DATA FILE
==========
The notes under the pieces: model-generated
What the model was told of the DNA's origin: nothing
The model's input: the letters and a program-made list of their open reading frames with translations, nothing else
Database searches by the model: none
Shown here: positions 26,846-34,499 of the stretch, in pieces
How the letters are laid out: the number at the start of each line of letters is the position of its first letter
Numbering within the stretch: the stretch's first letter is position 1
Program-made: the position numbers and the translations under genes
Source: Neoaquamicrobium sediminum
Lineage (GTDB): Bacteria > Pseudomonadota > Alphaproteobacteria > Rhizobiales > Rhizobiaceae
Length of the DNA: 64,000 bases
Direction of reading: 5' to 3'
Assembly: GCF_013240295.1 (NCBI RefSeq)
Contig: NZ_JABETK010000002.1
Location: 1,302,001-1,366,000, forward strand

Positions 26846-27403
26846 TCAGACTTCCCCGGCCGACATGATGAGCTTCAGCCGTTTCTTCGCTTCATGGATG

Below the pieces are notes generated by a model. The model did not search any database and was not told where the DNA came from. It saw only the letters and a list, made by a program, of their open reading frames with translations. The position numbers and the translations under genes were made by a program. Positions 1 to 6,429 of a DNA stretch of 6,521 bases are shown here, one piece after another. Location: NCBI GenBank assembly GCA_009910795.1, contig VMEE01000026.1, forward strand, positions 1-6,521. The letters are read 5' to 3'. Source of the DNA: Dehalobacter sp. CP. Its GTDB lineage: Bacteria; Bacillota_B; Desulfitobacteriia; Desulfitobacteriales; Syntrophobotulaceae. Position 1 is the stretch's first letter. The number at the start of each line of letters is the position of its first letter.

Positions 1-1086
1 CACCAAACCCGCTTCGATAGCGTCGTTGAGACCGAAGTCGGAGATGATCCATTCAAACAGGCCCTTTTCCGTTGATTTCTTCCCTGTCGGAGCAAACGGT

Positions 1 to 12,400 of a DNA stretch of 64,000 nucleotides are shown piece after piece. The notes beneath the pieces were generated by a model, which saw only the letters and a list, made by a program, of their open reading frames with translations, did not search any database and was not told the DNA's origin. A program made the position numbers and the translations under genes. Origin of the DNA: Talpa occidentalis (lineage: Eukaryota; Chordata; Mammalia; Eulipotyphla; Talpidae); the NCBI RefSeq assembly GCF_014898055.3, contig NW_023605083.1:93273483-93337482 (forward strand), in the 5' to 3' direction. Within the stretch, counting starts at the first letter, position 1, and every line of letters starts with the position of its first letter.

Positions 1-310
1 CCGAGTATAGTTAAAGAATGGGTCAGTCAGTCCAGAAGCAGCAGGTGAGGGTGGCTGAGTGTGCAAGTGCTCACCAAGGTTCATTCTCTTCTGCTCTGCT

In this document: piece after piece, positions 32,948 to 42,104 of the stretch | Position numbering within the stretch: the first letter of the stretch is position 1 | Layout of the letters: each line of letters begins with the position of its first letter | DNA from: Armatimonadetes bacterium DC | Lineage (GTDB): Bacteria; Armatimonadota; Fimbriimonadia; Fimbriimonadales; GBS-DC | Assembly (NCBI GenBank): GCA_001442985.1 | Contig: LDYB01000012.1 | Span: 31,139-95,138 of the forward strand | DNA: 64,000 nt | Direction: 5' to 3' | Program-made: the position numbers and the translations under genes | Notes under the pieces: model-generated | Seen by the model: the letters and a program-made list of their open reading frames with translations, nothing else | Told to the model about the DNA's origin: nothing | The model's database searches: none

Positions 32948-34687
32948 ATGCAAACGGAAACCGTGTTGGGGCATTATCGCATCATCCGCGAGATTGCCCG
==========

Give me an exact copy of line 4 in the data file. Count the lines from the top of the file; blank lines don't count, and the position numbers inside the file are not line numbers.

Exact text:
Database searches by the model: none